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Twitter owes ex-employees €448 million in severance, lawsuit claims

Elon Musk, owner of Twitter speaks at the Viva Technology conference dedicated to innovation and startups, held in Paris in June 2023.
Elon Musk, owner of Twitter speaks at the Viva Technology conference dedicated to innovation and startups, held in Paris in June 2023. Copyright Reuters
Copyright Reuters
By Reuters
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Ex-Twitter employees claim the firm owes them €448 million in severance, but the social media giant says the claims lack merit.

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Twitter has been hit with a lawsuit accusing it of refusing to pay at least €448 million in promised severance to thousands of employees who were laid off after Elon Musk acquired the company.

Courtney McMillian, who oversaw Twitter's employee benefits programs as its "head of total rewards" before she was laid off in January, filed the proposed class action in San Francisco federal court on Wednesday.

McMillian claims that under a severance plan created by Twitter in 2019, most workers were promised two months of their base pay plus one week of pay for each full year of service if they were laid off.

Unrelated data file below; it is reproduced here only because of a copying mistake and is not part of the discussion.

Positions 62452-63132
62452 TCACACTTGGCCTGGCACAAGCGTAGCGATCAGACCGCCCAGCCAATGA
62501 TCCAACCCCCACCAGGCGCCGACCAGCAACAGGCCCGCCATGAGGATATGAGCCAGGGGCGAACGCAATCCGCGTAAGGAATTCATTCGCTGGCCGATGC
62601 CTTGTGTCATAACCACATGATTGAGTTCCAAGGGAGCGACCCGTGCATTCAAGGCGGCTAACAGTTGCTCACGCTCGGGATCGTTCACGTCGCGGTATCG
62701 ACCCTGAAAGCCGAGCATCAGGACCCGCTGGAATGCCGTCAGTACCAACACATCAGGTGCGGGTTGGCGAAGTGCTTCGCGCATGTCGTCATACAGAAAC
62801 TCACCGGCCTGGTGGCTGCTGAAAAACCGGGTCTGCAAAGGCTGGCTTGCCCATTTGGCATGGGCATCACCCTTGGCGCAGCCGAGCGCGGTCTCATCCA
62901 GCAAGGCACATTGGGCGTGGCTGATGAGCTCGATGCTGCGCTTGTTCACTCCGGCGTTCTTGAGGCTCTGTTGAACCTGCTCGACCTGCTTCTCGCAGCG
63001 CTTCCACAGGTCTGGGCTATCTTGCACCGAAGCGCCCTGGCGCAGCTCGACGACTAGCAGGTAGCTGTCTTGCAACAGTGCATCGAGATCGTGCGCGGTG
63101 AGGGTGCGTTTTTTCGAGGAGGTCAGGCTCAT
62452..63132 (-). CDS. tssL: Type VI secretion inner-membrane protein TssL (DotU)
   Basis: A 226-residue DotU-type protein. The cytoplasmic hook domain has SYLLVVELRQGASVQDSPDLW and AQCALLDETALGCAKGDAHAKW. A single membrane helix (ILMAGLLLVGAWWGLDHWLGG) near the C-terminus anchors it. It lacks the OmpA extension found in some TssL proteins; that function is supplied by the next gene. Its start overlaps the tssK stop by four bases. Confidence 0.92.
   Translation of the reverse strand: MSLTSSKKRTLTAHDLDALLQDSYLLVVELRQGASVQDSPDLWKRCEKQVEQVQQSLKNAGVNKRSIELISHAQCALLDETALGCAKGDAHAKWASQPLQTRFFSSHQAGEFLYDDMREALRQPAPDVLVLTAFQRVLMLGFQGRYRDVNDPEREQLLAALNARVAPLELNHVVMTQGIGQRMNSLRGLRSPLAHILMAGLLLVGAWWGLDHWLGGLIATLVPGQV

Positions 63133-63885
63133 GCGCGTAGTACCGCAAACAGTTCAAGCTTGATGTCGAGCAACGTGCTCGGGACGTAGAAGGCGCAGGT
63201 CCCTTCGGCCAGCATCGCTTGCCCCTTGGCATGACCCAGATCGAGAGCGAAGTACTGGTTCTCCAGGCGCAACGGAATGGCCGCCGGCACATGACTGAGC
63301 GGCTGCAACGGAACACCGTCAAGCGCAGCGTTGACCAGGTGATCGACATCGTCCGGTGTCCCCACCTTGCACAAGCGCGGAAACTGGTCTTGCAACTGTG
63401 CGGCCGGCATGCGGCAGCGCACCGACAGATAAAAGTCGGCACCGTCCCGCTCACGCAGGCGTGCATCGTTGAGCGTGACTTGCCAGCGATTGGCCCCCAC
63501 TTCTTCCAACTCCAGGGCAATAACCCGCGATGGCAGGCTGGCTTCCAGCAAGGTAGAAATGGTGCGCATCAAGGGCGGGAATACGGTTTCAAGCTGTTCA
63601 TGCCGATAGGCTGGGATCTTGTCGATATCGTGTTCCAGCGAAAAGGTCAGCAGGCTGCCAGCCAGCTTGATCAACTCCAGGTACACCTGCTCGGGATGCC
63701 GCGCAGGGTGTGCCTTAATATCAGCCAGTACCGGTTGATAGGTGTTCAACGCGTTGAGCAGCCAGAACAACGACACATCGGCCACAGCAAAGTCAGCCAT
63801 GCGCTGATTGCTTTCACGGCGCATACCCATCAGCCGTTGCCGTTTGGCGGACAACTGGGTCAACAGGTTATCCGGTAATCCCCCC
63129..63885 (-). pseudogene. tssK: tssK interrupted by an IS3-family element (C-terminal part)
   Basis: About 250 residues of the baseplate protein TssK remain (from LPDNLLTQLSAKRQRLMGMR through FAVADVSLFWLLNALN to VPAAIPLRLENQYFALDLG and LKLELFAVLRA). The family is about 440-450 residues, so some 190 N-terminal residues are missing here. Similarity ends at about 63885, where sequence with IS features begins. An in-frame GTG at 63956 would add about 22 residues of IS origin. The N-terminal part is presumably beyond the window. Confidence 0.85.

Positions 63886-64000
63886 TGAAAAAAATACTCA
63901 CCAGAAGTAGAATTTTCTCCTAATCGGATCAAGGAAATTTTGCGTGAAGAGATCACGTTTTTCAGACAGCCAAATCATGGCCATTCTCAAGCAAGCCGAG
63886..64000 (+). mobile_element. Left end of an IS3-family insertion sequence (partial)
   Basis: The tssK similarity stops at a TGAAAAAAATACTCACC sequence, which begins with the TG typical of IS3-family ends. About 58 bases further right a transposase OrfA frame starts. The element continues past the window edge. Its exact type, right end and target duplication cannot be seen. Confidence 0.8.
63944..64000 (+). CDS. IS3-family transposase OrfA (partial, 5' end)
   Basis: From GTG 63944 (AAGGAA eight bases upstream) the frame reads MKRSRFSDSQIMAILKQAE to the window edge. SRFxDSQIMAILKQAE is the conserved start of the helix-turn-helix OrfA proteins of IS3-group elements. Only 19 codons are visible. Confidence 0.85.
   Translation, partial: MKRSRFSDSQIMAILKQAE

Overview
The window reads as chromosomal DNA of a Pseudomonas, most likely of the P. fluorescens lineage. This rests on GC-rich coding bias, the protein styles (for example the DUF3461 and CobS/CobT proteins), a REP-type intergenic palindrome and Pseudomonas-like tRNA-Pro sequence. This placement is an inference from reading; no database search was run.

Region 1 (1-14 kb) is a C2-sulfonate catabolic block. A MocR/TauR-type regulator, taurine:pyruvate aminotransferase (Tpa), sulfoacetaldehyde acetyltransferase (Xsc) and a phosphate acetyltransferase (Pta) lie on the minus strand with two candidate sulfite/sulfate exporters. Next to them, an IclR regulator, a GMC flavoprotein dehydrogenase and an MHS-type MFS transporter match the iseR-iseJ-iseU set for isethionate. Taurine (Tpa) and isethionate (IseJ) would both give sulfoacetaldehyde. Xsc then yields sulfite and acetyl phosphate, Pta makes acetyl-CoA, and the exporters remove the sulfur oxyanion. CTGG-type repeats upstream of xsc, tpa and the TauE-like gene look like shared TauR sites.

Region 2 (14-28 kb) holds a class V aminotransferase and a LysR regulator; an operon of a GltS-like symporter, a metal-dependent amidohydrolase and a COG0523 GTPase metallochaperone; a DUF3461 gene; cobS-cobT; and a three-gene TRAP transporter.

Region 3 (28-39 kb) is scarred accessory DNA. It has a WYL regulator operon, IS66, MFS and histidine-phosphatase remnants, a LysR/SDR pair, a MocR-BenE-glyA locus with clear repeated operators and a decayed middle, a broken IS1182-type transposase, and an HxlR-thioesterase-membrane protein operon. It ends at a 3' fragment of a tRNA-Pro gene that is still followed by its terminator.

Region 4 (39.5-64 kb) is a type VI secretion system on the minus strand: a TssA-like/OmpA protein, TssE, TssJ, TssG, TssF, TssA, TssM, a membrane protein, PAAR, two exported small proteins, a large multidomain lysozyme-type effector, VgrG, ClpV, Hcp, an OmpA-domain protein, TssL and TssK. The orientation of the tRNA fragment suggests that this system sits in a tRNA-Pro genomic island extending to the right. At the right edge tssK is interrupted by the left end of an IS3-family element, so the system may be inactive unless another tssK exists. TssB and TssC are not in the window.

Senior employees such as McMillian were owed six months of base pay, according to the lawsuit.

But Twitter only gave laid-off workers at most one month of severance pay, and many of them did not receive anything, McMillian claims.

Twitter laid off more than half of its workforce as a cost-cutting measure after billionaire Musk acquired the company in October.

Twitter no longer has a media relations department. The company responded to a request for comment with a poop emoji.

A violation of federal law on benefit plans

The lawsuit accuses Twitter and Musk of violating a federal law regulating employee benefit plans. Twitter has already been sued for allegedly failing to pay severance, but those cases involve breach of contract claims and not the benefits law. The company has said it has paid ex-employees in full.

A pending lawsuit filed last month accuses Twitter of also failing to pay millions of euros in bonuses it owes to remaining employees. 

Twitter has said the claims lack merit.

The company is also facing a series of other lawsuits stemming from the layoffs that began last year, including claims that it targeted women and workers with disabilities.

Twitter has denied wrongdoing in the cases in which it has filed responses.

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